Microsoft MDS plucks DBAs from the data fracas

Microsoft MDS, or Master Data Services, aims to dissolve workplace arguments about whose data is correct, and it puts DBAs at a safe distance, expert Don Jones writes.

Are you tired of being the one to arbitrate arguments -- er, discussions -- about which copy of a database is authoritative? Spending too much time restoring data from backups after someone makes unauthorized changes? Too often, database administrators (DBAs) get stuck in the middle of database management and custodianship. Fortunately, there’s something for you: Microsoft MDS, or Master Data Services.

It’s one of the important new features in SQL Server 2008 R2. MDS is a master data management component that hands over data custodian duties to the people who own the data. The idea behind it goes something like this: In most organizations, there are all kinds of data sources. Official data is stored in databases, while less-formal data lives in spreadsheets that employees are working with. Invariably, some of this information overlaps, and that overlap often creates conflict.

So the reason behind those contentious conference-room discussions about data is this: Different people are working from different sets of data. Some sets may be out of date; some may be incomplete; others may be flat-out incorrect. And those bad data sets often lead to bad business decisions.

MDS is designed to help prevent all that by maintaining a single, authenticated, authoritative data set for various sources. Your organization decides what data goes under MDS: Perhaps it's historical sales data or a subset of your customer demographic information. Maybe it’s data that many people will need to access and or data that will be used to make business decisions. All that can be moved under MDS.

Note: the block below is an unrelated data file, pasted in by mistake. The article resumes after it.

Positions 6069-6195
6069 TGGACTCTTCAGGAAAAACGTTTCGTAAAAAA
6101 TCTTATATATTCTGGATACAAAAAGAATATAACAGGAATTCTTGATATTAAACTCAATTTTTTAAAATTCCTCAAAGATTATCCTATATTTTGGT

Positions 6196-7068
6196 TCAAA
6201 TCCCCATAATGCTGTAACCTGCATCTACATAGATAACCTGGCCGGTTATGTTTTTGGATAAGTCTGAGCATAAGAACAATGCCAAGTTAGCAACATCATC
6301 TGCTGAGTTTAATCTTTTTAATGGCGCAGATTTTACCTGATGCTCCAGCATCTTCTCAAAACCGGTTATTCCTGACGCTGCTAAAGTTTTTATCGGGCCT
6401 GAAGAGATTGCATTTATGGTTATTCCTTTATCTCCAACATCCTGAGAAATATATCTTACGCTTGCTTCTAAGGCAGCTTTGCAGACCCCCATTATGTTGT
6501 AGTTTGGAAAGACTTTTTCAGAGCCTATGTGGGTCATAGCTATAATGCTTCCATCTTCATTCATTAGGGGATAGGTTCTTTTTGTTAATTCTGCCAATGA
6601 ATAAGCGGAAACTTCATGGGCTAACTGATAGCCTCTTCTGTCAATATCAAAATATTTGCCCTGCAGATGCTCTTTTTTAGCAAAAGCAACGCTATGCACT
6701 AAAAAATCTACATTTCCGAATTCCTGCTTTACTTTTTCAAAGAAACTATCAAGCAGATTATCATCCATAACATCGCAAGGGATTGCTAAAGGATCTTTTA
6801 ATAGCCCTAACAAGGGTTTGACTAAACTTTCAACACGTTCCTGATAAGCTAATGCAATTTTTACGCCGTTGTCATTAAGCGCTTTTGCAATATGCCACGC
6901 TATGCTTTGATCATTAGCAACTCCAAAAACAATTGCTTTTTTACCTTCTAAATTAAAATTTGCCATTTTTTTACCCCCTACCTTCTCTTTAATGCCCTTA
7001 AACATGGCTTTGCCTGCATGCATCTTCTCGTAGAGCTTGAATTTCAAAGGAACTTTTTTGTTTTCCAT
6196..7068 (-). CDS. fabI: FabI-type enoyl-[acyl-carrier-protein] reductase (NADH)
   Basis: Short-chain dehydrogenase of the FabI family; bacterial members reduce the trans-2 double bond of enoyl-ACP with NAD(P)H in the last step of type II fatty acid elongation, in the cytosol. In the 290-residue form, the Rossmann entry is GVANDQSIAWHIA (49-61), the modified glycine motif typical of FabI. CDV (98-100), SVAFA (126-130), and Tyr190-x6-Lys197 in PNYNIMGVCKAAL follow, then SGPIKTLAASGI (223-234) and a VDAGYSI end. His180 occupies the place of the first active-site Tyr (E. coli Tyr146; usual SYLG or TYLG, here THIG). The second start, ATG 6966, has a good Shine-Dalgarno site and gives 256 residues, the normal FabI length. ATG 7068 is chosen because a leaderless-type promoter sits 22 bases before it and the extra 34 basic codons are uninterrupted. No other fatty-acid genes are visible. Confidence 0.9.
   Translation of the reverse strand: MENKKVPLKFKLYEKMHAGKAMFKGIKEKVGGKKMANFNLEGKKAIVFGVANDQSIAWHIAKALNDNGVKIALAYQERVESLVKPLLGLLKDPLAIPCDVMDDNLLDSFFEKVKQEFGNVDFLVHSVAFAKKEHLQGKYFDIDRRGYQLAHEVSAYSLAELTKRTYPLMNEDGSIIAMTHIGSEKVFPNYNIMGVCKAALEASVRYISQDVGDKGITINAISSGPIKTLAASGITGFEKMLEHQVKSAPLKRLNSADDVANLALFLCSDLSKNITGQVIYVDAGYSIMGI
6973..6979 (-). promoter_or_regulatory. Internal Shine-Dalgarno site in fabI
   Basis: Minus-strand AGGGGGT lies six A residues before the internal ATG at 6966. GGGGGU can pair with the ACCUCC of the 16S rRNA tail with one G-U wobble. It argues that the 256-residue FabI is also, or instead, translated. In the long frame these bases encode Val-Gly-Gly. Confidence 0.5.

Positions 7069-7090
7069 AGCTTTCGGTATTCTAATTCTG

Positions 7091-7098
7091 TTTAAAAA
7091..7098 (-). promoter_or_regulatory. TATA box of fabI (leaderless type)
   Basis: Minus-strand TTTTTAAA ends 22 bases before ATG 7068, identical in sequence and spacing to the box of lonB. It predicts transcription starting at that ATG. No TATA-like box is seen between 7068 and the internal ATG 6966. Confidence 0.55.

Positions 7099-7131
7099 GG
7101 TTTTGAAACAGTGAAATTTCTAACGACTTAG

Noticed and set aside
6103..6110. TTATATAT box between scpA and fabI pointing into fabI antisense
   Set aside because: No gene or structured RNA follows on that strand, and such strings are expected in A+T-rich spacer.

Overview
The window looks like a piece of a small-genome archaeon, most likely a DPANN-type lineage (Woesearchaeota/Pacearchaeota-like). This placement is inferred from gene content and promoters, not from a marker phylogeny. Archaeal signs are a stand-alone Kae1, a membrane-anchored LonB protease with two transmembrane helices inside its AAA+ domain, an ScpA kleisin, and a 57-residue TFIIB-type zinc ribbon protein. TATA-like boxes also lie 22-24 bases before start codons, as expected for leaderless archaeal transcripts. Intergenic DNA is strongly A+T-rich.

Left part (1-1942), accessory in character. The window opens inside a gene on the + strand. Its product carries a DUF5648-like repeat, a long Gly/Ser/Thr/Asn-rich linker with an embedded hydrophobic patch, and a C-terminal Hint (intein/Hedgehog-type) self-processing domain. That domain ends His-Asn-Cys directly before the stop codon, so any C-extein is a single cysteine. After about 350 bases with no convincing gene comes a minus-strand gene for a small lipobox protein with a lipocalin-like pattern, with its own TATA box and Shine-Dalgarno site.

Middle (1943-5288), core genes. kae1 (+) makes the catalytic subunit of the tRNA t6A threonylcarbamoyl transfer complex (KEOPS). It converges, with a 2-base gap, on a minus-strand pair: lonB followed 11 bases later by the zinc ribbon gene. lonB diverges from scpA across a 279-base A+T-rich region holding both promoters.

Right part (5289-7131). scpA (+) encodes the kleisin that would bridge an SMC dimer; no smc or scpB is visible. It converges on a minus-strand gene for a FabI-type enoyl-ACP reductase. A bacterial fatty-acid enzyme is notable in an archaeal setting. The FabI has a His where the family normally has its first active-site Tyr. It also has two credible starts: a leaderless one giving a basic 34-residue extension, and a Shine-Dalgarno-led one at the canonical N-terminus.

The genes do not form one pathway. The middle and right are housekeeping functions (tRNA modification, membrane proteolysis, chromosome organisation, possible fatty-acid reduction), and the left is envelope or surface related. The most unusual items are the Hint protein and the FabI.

MDS will let any employee see the data (assuming you've given her permission), but it controls who can modify the data. It also maintains a version history of changes to the data, enabling improper changes to be "undone" or "rolled back." The MDS-controlled data thus becomes a "single version of the truth," getting decision makers on the same page. It also helps alleviate the need to turn to backups, since the data owner or custodian can initiate rollbacks without you.

The good news is that Microsoft MDS doesn't require a great deal more work from you. Once you've configured the feature (a simple enough process that's well-documented in SQL Server Books Online), designate a manager, or custodian, for the data. That's not necessarily someone in IT; instead, it's the businessperson who is responsible for that data and its accuracy.

From that point, the custodian can use a Web-based interface to manage the data. She can do things like assign permissions to the data, monitor changes to the data and even receive alerts when changes are made. She can roll back changes, too, if necessary. It takes you, the DBA, a bit out of the loop -- which is perfect!

MDS does require a bit of extra planning. For example, someone will have to identify which data should be placed under MDS control. The product also has its own data, which it uses to track permissions and versions, and that data will require space. SQL Server Books Online provides some guidance on how much space you can expect MDS to use; in general, its overhead is pretty small until you start making changes to the data that require MDS to save old versions for potential rollback. MDS also provides a Web application, which means that SQL Server hosting MDS will have some additional security considerations, such as additional open firewall ports.

Above all, however, Microsoft MDS is relatively easy to install, and it makes it easier for businesspeople to manage "their" data. And that, reluctant DBA, is easier for you.

Miss a tip? Check out the archive page for Don's series, SQL Server for the Reluctant DBA.

ABOUT THE AUTHOR
Don Jones is a co-founder of Concentrated Technology LLC, the author of more than 30 books on IT and a speaker at technical conferences worldwide. He can be reached through his website at www.ConcentratedTech.com.

 

This was first published in September 2011

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